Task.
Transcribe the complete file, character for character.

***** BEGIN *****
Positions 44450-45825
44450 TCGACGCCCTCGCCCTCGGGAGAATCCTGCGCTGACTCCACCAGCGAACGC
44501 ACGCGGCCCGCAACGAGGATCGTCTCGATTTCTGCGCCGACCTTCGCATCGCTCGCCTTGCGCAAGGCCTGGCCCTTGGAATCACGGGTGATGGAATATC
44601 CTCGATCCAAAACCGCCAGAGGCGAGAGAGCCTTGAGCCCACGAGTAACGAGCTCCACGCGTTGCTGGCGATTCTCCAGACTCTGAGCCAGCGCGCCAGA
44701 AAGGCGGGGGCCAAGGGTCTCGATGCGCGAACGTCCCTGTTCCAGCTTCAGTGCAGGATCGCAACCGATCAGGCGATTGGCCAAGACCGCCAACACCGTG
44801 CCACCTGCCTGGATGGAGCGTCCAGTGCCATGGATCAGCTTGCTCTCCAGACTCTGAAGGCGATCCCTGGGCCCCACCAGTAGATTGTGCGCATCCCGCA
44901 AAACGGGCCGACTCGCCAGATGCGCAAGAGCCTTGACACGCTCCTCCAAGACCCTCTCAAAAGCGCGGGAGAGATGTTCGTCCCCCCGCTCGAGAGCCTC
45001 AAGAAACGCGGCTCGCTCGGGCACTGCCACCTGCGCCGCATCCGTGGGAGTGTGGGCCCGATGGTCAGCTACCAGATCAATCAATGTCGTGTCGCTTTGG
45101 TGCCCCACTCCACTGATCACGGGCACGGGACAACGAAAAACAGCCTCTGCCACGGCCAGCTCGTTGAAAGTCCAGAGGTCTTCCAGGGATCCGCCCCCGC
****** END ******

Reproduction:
Positions 44450-45825
44450 TCGACGCCCTCGCCCTCGGGAGAATCCTGCGCTGACTCCACCAGCGAACGC
44501 ACGCGGCCCGCAACGAGGATCGTCTCGATTTCTGCGCCGACCTTCGCATCGCTCGCCTTGCGCAAGGCCTGGCCCTTGGAATCACGGGTGATGGAATATC
44601 CTCGATCCAAAACCGCCAGAGGCGAGAGAGCCTTGAGCCCACGAGTAACGAGCTCCACGCGTTGCTGGCGATTCTCCAGACTCTGAGCCAGCGCGCCAGA
44701 AAGGCGGGGGCCAAGGGTCTCGATGCGCGAACGTCCCTGTTCCAGCTTCAGTGCAGGATCGCAACCGATCAGGCGATTGGCCAAGACCGCCAACACCGTG
44801 CCACCTGCCTGGATGGAGCGTCCAGTGCCATGGATCAGCTTGCTCTCCAGACTCTGAAGGCGATCCCTGGGCCCCACCAGTAGATTGTGCGCATCCCGCA
44901 AAACGGGCCGACTCGCCAGATGCGCAAGAGCCTTGACACGCTCCTCCAAGACCCTCTCAAAAGCGCGGGAGAGATGTTCGTCCCCCCGCTCGAGAGCCTC
45001 AAGAAACGCGGCTCGCTCGGGCACTGCCACCTGCGCCGCATCCGTGGGAGTGTGGGCCCGATGGTCAGCTACCAGATCAATCAATGTCGTGTCGCTTTGG
45101 TGCCCCACTCCACTGATCACGGGCACGGGACAACGAAAAACAGCCTCTGCCACGGCCAGCTCGTTGAAAGTCCAGAGGTCTTCCAGGGATCCGCCCCCGC